I’ve been doing a lot of pondering lately. I now have a wife that I’ve vowed to support and we have a new baby on the way! What if Liz wants to become a stay-at-home mom? What if we decide to send our kids to private school? Are we going to stay ahead financially without forcing me into 40 more years of corporate work? As the financial nerd of the relationship, I started running some calculations to see where we’ll end up with our finances in the next 2 years, 4 years, and 6 years. The results weren’t what I had hoped for…
Our Plan: The Poor Man’s Way to Wealth
After reviewing where we’ll likely end up in the future, I suddenly realized that there was a rich man’s road to wealth and a poor man’s way to wealth. Unfortunately, I discovered that I’m on the poor man’s road.
The poor man goes to school, earns a degree, finds a job that he can handle, then he works hard to make a living while saving a small portion of his income for the distant future. If his investments do well, he might even become a millionaire, which sounds fantastic, but it will take him nearly all of his life to get there… The poor man can become wealthy, but only through constant sacrifice and delayed gratification.
Unfortunately, this is the plan I’m on. Liz and I have paid off all of our consumer debts, we paid off our house, and we’re in the process of buying a rental property with cash. What does all this hard work earn us? Well, we don’t have a mortgage, which is great, but by investing $80,000, we effectively create another stream of income that nets us only $6,000 a year. It sure doesn’t see like much, does it? Can this method actually create wealth?
The short answer: yes, it can. But as with the 401k investments, it takes time before the wealth really begins to grow. From my curious calculations yesterday, this is where my 2 year, 4 year, and 6 year projections took me:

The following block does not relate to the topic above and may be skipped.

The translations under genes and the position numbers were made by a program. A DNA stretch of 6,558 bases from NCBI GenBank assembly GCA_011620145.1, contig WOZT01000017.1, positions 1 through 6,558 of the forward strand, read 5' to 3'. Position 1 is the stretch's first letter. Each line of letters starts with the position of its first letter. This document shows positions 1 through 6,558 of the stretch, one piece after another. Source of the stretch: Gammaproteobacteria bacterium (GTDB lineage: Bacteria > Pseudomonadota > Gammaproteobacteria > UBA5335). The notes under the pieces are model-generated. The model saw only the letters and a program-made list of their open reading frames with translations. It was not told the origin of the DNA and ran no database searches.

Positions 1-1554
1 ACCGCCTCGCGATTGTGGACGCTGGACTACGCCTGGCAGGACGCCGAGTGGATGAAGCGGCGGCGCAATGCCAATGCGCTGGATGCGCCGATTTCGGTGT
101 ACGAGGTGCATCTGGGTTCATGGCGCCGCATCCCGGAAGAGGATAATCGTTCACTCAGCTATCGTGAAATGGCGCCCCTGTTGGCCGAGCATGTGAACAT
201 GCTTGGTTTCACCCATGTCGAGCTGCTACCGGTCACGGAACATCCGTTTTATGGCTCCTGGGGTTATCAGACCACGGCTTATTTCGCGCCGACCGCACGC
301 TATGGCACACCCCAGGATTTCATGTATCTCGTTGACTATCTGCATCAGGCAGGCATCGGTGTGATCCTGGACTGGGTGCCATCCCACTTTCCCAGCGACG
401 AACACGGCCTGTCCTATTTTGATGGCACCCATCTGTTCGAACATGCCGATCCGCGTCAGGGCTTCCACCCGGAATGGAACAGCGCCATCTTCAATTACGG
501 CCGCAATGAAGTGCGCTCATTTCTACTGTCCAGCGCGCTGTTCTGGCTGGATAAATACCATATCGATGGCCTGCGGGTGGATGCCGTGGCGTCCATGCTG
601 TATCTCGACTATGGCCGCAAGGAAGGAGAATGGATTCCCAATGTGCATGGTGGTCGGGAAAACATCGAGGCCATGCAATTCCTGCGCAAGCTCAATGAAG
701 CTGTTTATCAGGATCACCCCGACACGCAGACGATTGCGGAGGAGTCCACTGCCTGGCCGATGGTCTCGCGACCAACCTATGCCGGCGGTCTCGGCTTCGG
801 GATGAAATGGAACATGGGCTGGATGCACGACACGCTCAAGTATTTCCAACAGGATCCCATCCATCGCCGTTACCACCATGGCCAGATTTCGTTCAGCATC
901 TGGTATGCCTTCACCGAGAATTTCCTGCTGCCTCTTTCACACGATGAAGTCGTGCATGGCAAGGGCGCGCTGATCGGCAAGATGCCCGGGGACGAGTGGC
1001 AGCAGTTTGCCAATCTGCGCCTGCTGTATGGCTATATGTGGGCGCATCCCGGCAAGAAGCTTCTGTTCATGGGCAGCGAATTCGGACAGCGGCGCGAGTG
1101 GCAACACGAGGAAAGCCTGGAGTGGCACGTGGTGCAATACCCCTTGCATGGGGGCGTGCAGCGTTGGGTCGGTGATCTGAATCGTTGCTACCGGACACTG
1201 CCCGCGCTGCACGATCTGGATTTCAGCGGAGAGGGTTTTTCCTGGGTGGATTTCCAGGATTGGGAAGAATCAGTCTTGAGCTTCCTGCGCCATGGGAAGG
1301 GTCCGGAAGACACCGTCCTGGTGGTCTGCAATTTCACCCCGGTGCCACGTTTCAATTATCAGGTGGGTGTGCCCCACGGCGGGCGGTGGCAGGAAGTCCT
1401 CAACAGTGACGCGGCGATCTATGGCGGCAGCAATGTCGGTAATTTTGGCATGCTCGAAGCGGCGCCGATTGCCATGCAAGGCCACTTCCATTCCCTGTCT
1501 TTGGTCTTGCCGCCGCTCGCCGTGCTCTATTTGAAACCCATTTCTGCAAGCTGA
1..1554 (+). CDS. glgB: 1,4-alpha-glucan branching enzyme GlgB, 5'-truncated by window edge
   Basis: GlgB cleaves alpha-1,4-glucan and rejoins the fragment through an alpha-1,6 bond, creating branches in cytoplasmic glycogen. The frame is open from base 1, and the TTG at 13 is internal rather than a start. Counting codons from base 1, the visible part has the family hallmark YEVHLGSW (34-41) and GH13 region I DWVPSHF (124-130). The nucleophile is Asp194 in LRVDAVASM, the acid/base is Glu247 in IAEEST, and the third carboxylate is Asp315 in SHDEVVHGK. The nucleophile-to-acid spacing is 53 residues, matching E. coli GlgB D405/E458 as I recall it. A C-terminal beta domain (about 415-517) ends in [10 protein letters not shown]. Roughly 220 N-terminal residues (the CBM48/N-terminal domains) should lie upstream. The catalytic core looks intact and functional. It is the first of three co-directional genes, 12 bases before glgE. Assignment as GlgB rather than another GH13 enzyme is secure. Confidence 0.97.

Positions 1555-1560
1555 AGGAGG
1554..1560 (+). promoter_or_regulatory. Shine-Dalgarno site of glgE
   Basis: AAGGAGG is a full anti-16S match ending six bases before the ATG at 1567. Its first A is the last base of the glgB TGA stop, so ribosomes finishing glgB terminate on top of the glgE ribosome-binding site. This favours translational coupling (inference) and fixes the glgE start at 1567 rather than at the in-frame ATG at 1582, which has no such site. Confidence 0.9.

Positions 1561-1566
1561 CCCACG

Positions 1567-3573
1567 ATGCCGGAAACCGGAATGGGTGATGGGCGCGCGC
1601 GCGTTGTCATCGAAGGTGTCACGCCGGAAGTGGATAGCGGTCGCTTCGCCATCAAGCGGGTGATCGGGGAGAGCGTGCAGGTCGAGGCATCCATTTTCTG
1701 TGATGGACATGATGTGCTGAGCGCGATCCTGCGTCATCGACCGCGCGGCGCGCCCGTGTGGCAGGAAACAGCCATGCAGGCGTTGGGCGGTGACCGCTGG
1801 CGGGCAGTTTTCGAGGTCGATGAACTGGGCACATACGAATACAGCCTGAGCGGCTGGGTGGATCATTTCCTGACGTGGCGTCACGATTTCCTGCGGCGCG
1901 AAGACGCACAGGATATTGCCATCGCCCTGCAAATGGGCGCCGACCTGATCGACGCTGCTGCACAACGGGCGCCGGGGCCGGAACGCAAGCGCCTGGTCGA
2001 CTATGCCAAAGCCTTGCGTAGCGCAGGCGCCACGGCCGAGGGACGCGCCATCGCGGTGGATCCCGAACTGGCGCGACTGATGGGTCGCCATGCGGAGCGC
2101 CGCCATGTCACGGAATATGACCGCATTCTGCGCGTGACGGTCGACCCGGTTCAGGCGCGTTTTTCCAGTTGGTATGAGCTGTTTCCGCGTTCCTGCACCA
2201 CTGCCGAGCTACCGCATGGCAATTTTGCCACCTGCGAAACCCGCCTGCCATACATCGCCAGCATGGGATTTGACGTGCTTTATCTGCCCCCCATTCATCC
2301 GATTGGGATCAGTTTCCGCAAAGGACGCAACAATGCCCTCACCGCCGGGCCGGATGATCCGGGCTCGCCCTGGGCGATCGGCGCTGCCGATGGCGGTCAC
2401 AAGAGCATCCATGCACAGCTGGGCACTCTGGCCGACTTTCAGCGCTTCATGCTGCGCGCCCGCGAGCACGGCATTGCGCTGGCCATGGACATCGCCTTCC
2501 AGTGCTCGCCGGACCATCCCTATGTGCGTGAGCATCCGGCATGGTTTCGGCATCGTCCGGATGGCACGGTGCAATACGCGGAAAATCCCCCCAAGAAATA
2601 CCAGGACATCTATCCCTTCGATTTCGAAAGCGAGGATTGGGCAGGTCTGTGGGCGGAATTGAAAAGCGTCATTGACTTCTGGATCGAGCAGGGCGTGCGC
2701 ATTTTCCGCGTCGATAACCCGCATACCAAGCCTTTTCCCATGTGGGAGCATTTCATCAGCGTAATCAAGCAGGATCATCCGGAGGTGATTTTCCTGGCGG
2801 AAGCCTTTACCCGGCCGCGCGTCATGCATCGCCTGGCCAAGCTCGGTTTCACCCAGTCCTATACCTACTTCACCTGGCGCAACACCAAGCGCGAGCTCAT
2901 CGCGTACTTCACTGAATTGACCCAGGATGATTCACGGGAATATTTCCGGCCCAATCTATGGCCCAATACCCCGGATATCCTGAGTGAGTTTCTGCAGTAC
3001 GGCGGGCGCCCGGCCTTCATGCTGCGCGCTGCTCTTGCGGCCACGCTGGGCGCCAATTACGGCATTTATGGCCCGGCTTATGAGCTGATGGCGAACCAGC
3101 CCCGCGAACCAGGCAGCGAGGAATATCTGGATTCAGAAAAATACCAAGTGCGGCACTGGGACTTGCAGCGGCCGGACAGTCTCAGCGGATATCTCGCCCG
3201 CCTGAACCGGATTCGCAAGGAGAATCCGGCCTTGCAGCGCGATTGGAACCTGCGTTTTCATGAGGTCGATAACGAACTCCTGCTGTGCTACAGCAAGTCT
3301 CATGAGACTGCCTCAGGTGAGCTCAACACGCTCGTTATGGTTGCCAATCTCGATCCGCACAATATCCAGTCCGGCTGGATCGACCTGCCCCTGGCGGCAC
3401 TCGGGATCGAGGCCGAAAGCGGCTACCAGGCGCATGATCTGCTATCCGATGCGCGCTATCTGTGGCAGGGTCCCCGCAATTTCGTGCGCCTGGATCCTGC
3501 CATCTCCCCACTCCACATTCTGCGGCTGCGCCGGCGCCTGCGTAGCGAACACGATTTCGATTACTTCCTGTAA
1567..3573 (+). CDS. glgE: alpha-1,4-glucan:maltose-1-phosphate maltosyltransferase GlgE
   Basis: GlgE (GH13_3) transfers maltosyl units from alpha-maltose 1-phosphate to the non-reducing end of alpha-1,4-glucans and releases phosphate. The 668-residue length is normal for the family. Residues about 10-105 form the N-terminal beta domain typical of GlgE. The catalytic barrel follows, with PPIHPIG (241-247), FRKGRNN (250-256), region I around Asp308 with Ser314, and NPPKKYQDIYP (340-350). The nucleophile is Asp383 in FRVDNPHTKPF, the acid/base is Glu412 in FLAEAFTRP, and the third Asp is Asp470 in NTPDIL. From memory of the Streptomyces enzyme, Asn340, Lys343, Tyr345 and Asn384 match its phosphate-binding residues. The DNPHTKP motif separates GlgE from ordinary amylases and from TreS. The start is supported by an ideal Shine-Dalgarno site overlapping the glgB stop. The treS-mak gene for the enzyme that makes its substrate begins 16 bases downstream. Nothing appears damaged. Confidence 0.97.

- That $6,000 per year combined with our yearly salary allows us to buy another rental property in roughly two years.
- The two rental properties earn us $12,000 a year, which allows us to buy yet another rental in two more years
- The three rentals now produce $18,000 a year, and we can buy another rental in just under two years
Okay, so after 6 years, we have three properties that produce $18,000 a year.
After all this hard work, can I quit my job yet? Ummm, absolutely not. $18,000 a year does not support a three-person family very well. So what’s the point of this plan? Why did I sign myself up for this?
As it turns out, the benefit comes later in life. Six years from now, Liz and I will be 36 years old and most certainly won’t be millionaires. BUT, we’ll be getting closer. By age 40, our rentals will be generating $36,000 a year and will be worth over $750,000.
The poor man’s way to wealth won’t get you out of work by 35 years old, but it almost certainly will lead to wealth later in life.